The reality of health care is that compared to past eras, today’s patients want to be more informed and involved in making choices about their treatments. To meet the demands of this changing environment, several “decision aids” have been developed to help diabetes educators share information with patients when choices need to be made.
“Patients are consumers of health care. They are customers. People can shop around. Patients have multiple avenues for obtaining health information,” said Anna Vannelli, MS, RD, CDE, LD, Thursday, as she presented in the breakout session “The Role of Shared Decision-Making in Diabetes: Considering the Patient’s Preferences.”
Studies show that 40 percent of patients do not follow treatment advice from healthcare professionals, leading to poor health outcomes and $290 billion in wasted resources, such as unused medications. This is driving efforts to involve patients in their healthcare decisions.
“Historically, treatment algorithms provide clinical guidance, but may not address patient preferences,” said Vannelli, a certified diabetes educator at Park Nicollet International Diabetes Center at Methodist Hospital, Minneapolis.
Shared decision-making is a process in which the clinician and the patient discuss medication options and the patient makes a decision about which medication to use. In a video presentation, Victor Montori, MD, director of the health care delivery research program at the Mayo Clinic Center for the Science of Health Care Delivery, Rochester, Minnesota, discussed shared decision-making.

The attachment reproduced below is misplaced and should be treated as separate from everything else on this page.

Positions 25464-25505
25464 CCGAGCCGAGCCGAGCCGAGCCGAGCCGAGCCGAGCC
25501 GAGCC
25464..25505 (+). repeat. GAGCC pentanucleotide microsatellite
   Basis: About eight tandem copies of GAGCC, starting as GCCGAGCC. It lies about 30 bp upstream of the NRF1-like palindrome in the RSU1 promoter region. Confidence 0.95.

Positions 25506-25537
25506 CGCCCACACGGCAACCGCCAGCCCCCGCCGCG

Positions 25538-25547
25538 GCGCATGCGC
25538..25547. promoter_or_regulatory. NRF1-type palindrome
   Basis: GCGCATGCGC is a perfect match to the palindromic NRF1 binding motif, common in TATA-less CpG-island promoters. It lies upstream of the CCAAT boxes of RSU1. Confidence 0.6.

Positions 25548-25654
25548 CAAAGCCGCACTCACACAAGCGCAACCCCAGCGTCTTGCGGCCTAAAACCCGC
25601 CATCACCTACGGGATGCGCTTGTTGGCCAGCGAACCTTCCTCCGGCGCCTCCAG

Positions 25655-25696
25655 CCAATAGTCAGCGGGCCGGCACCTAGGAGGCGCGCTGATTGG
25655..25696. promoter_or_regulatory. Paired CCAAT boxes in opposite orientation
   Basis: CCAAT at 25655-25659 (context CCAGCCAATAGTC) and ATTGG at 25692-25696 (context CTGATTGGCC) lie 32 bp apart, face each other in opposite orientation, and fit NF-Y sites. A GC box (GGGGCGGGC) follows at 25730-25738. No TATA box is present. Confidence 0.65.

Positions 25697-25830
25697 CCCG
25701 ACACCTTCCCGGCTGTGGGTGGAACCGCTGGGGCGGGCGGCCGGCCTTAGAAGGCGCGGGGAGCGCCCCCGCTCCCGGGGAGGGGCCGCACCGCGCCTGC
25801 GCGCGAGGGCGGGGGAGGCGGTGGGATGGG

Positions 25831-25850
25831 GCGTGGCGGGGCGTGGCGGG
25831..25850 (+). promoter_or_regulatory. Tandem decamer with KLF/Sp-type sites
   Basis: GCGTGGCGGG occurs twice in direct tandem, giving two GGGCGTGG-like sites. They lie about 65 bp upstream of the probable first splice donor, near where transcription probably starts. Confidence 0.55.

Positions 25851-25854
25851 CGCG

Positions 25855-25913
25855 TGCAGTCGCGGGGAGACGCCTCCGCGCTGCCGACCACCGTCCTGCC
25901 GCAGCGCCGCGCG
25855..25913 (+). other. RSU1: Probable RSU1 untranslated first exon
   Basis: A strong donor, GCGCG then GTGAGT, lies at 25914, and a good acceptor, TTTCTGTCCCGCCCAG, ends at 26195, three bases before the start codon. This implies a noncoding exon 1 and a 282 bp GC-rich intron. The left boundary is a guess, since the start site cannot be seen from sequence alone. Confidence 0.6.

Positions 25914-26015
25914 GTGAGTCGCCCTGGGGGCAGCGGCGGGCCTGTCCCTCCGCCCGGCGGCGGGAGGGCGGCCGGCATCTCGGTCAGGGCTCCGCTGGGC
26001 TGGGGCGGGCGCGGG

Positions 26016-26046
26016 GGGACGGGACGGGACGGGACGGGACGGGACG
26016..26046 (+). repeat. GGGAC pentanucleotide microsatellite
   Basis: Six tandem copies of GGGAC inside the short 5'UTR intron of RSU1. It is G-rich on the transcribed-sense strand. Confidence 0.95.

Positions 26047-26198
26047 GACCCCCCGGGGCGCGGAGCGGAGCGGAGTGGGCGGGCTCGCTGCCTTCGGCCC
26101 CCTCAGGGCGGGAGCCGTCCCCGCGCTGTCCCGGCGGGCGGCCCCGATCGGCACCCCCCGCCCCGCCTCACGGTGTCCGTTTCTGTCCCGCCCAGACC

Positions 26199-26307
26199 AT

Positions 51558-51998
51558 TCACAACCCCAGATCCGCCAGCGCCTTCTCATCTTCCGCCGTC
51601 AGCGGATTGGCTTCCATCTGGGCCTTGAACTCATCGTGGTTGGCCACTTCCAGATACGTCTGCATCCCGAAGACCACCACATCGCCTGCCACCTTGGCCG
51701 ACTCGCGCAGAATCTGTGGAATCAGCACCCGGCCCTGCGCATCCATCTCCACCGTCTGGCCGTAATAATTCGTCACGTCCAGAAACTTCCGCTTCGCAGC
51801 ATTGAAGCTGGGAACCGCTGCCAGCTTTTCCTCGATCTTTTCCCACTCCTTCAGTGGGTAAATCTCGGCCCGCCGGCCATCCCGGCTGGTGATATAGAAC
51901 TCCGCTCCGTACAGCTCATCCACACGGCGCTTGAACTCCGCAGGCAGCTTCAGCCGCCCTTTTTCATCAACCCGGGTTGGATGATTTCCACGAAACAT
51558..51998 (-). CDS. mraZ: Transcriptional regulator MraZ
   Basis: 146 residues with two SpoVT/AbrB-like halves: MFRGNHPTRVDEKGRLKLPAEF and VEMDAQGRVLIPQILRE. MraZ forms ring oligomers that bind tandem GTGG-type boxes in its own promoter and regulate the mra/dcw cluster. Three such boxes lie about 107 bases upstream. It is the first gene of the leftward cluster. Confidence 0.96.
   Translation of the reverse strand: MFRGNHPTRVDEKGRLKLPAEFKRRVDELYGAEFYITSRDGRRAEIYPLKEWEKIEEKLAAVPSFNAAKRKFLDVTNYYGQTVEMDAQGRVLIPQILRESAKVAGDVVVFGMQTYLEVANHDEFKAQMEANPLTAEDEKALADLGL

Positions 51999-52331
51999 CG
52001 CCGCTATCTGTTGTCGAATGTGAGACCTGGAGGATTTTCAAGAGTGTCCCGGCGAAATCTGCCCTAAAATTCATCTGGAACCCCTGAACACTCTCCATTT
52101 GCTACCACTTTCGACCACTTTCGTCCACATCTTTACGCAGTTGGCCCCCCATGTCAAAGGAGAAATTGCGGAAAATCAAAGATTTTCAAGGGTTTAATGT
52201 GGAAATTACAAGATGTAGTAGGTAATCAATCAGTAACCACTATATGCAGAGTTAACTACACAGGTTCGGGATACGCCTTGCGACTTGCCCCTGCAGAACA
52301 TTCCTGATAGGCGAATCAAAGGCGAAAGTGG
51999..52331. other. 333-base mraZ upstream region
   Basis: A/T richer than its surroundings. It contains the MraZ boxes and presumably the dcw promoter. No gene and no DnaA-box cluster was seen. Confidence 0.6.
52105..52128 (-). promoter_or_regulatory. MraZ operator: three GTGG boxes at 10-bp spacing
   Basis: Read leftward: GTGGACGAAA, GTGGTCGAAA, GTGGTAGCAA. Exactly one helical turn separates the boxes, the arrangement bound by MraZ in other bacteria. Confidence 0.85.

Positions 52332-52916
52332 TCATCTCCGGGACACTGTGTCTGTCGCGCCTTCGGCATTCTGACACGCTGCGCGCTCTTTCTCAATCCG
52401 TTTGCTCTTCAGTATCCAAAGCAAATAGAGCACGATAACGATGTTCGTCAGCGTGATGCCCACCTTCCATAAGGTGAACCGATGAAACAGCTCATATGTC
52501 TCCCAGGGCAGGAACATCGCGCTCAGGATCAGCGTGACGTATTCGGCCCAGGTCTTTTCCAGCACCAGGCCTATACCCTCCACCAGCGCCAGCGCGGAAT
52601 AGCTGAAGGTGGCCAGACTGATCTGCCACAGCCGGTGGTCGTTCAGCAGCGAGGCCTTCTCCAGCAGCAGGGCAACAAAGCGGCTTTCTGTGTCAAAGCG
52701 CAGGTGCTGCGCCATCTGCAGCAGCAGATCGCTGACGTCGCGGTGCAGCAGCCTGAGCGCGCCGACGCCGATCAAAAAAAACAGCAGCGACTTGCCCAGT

“Instead of ignoring [information the patient has], the process is honoring it,” he said. Some criticize the process by claiming it requires too much time, but it only extends a 20-minute appointment by two or three minutes, Dr. Montori said.
Mayo Clinic has developed decision aids for diabetes management, including a set of cards that allows patients to pick topics of concern and easily get information to make choices. Card topics include daily routine, daily sugar testing, side effects, weight change, low blood sugar, blood sugar, and costs.
When the patients choose “weight change,” they can see how each medication option may affect weight, while “daily routine” shows how often they need to take each medication.
“This may promote adherence and help patients fit decisions into their daily routines,” Vannelli said.
The Mayo decision aids can be seen online at diabetesdecisionaid.mayoclinic.org. During a question-and-answer session, one attendee said, “The cards have transformed the way I work with my patients.”
In another video, one person with type 2 diabetes said of shared decision-making, “I have to do this for the rest of my life, so I have to figure out how to do this on my own. The physician does not know about me, so it is about working together. I have become a better participant in the process.”
The cards were developed as part of the TRICEP study, and preliminary results show increased satisfaction and knowledge compared with usual care.